Scientists Confirm We Should Only Work 4 Days A Week

There is a real cap on our productivity and after we hit it, we struggle to maintain and lose the ability to do our job at our best.

Unfortunately, societal norms and expectations to fulfill a minimum 40 hour work week have made it such that people feel they get more accomplished the longer they work. In recent years, science has confirmed that this couldn’t be further from the truth as once you exhaust yourself, your productivity decreases and you tend to make more mistakes. For this reason, many of the world’s biggest companies are adopting shorter work weeks to make the overall happiness of their employees a priority, thus creating a better company culture made up of well-adjusted people who come to work ready to be productive.

4 – 5 Hour Work Days

In various studies conducted by psychologists on work productivity, they’ve found that after four or five hours of productive work per day, performance begins to stall and efficiency decreases rapidly.

According to K. Anders Ericsson, an expert on the psychology of work, pushing beyond this amount of time makes the quality of work suffer, yields more mistakes, and encourages people to acquire bad habits. Even worse, those bad habits will make their way into the time when they are normally productive.

4 Day Work Week

In a 2014 paper from Stanford University, it was found that people began producing less work with less efficiency once they hit the 50 hour mark in a work week.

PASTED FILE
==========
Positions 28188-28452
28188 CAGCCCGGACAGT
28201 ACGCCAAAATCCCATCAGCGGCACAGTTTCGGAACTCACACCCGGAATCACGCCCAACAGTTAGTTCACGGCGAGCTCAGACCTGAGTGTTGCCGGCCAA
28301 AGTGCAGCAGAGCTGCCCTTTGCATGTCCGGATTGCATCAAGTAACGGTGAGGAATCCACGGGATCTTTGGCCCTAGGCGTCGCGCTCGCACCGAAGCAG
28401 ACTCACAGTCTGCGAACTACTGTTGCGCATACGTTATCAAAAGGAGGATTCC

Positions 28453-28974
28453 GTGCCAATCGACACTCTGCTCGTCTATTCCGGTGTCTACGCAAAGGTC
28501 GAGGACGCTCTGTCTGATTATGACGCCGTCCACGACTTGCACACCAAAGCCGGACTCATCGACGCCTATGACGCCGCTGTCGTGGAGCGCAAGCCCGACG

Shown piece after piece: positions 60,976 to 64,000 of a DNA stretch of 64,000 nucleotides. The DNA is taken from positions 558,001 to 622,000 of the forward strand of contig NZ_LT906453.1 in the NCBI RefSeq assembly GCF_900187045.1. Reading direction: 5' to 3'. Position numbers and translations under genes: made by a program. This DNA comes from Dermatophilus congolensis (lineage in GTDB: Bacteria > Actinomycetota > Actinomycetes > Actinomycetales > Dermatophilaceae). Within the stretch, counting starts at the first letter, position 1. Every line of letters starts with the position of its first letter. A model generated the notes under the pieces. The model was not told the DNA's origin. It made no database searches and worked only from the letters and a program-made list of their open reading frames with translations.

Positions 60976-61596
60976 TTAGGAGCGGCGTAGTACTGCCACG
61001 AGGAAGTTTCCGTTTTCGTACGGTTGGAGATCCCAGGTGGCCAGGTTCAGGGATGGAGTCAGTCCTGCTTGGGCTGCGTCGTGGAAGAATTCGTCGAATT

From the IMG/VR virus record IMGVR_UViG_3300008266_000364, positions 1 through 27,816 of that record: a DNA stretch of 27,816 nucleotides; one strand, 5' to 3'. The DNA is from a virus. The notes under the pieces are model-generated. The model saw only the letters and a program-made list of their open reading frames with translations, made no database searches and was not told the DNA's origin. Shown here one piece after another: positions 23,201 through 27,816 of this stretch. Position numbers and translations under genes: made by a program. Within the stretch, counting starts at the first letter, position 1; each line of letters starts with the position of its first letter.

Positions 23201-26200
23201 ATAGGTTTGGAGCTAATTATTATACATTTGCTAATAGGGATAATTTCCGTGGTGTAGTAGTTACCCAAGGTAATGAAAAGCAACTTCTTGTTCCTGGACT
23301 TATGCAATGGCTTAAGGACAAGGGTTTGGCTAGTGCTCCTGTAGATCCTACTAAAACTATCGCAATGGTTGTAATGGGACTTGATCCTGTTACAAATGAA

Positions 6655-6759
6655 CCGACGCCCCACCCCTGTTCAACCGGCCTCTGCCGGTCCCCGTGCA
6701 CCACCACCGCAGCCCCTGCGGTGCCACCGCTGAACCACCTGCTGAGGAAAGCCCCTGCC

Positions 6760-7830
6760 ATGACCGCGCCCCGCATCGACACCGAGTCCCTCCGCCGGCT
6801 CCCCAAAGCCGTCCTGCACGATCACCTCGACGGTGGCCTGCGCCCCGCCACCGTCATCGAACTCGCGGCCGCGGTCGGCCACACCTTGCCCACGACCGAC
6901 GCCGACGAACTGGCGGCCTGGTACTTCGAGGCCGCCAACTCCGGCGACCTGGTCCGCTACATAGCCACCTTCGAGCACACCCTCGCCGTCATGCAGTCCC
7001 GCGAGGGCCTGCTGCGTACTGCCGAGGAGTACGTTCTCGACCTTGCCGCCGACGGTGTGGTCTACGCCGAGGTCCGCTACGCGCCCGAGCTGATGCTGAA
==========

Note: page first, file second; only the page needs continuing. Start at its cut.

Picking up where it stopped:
In a similar study by the Families and Work Institute, respondents reported that they make more mistakes when they feel stressed at work.

The aforementioned lends well to the suggestion that we should begin transitioning to a four day work week – something many people in the work field would be in favor of. In a recent study, 28% of respondents stated that they would give up one day worth of pay for one extra day off from work.

Making Mistakes At Work

In a recent study conducted on medical nurses, researchers determined that adverse events and error variables were significantly related to working more than 40 hours in the average week. Small tasks relating to medication and needle-stick injuries had the strongest correlation to the work hour and voluntary overtime variables.

The Correlation Between Overworking & Depression

A recent Japanese study surveyed employees from several small-medium sized businesses and found that respondents who worked 10 hours per day and slept only 6 hours per night reported up to 97% more symptoms of depression than those who worked between 6 and 8 hours each day.

It has long been inferred that the length of the work day would be shortened with the advent of new technologies, though this hasn’t proven to be the case thus far as a minimum 40 hour work remains standard in most cultures.

The aforementioned findings, supported by ample research, suggest that a shorter work week could yield more efficient & happier employees.

What do you think? Should more employers adopt a four day work week?


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